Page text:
We’ve discussed Global Supplier Visibility and Performance, Supply Chain Finance, and even Supply Chain Audits, but we have not yet delved into Global Trade Data Management, an area that, if mismanaged, can cost you millions of dollars.
Why? Maybe it’s because if it’s done properly, there are no considerable savings opportunities when compared with other areas of the supply chain. With visibility, there are always new ways to manage risk that can be significantly more cost competitive. With finance, new payment methods or arrangements always present noticably increased potential. With sourcing, we know where the enormous opportunities are. With global trade, governments fix tariffs and duties and that’s that.
But only if your items are property classified and validated and only if you pay the right amount. The reality is that, in many corporations, error rates in global trade processes approach 10% to 20%. The effective control of global trade processes is often 100 to 200 times worse compared to accounts payable processes in the same company.
Why? A combination of reasons. Up until 1993, the government was responsible for reviewing the accuracy of documentation and markings and assessing appropriate duties. Then the Customs Modernization Act shifted responsibility for import compliance to the importer. Businesses were not ready, so they deferred to third-party providers (customhouse brokerage services). But as they expanded, so did the broad range of countries and commodities they had to processes, as well as the ever increasing range of HTS (Harmonized Tariff Schedule) codes they had to deal with, many of which had confusing sub-classifications that were not well known or commonly used. In addition, whereas accounting had a number of sophisticated accounting systems to choose from on the marketplace, technology solutions for these customhouse brokerage providers were almost non-existent. In effect, proper classification depended on the expertise of the human classifying the data – which leads to errors, all of which are costly since they will result in delayed clearance, fines, or undetected overpayments – the last of which the government is not looking for on your behalf.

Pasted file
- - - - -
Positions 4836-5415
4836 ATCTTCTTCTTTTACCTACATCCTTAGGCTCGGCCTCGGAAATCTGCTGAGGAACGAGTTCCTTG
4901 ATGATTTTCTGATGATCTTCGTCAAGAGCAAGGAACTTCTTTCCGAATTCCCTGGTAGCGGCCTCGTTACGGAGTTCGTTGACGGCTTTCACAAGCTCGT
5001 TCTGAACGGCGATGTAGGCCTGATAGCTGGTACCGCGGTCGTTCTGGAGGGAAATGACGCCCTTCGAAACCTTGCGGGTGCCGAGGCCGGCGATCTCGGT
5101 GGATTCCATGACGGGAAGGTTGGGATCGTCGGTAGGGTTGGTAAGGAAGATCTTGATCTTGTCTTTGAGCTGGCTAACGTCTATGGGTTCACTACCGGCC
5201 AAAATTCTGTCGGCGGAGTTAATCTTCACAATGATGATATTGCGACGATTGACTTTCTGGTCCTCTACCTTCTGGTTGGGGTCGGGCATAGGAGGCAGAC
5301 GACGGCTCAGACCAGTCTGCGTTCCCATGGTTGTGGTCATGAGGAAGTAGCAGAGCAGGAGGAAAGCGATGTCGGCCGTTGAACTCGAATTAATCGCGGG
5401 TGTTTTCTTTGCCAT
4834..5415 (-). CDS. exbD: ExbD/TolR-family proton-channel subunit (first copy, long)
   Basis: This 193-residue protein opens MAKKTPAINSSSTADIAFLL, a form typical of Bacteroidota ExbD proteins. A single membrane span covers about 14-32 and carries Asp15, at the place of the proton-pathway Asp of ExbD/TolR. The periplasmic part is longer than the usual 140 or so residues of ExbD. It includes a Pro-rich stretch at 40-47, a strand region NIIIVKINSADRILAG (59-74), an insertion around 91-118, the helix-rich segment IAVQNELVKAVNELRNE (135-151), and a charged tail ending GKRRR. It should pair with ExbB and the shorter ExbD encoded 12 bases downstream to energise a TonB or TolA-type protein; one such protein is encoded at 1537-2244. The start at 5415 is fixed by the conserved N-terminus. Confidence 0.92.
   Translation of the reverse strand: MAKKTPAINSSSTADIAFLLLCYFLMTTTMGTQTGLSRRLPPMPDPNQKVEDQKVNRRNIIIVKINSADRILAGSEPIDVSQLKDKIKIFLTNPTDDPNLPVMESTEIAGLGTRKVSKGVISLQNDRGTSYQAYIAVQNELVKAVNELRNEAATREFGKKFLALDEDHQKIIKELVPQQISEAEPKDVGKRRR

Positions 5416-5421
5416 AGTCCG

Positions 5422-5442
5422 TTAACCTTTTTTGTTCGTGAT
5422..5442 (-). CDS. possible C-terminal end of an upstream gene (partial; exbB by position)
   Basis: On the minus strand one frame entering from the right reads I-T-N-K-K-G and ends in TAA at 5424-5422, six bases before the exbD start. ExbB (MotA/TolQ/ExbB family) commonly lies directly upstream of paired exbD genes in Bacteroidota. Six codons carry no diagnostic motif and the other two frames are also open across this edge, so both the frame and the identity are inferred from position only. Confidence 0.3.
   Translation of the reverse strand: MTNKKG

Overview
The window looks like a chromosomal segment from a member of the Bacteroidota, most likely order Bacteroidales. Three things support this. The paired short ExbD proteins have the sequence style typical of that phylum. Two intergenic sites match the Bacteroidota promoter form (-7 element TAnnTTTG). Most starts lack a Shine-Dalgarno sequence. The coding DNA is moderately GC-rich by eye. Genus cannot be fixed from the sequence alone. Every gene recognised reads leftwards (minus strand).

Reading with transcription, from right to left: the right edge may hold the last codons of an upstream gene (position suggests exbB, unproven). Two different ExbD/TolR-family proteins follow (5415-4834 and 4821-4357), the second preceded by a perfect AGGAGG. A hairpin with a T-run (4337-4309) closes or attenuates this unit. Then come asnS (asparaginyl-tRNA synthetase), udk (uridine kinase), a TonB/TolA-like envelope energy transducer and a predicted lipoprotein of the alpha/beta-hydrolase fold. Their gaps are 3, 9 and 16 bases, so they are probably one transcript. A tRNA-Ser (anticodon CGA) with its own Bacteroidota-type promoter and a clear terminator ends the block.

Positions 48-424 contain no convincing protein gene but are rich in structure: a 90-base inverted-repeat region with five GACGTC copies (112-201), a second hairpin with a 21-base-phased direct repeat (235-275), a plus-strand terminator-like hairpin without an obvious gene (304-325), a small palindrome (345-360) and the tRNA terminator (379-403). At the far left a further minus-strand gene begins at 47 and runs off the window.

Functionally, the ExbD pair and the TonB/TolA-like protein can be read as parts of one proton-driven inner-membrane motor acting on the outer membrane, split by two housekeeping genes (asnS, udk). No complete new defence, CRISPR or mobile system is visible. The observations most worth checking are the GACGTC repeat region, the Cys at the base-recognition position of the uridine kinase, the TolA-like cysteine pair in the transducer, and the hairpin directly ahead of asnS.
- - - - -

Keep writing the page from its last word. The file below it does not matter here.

How could this happen? Many categories have subcategories. Consider 3703.10, photographic paper. It’s US HTS rate is 3.7% unless it’s 3703.10.60, Other (not falling into the .30 category of rolls exceeding 610 mm), and then its 3.1%. If you were unaware of this special subclassification, or simply left off the .60, you’d be paying 0.6% more. Another common error is a mixed shipment where a rushed or lazy agent simply uses the high level four digit code in a mixed shipment. If the majority of the shipment was at a lower rate, or was subject to reduced rates because of a free trade agreement or free trade zone, you could be considerably overpaying. And if you’re importing 50M and overpaying 2%, that’s 1M you’re losing.
So what can you do? Up until recently, the best you could do is subscribe to a service that kept up-to-date rates and manually verify each shipment against the rates, which required lots of manpower and might cost more than you save if you are a mid-sized company or smaller. Today, there are technology solutions to assist you. One such solution is that offered by Global Data Mining, a company that specializes in helping high-volume, high-value global trade businesses build effective trade databases for extensive trade reporting and comprehensive auditing to significantly improve their processes, reduce their error rates, and save time and money in their global trade endeavors.
Earlier this week I had a chance to speak with the president of GDM, and the president of their sister company, International Trade Bureau, and I must say that I was impressed with their knowledge of the issues in the global trade space and their processes and solutions for addressing them. Although they do not provide a complete solution on their own, with the right internal team and consulting partners, the foundation their solutions provide will allow you to address your trade issues end to end. How? That’s a topic for a later post.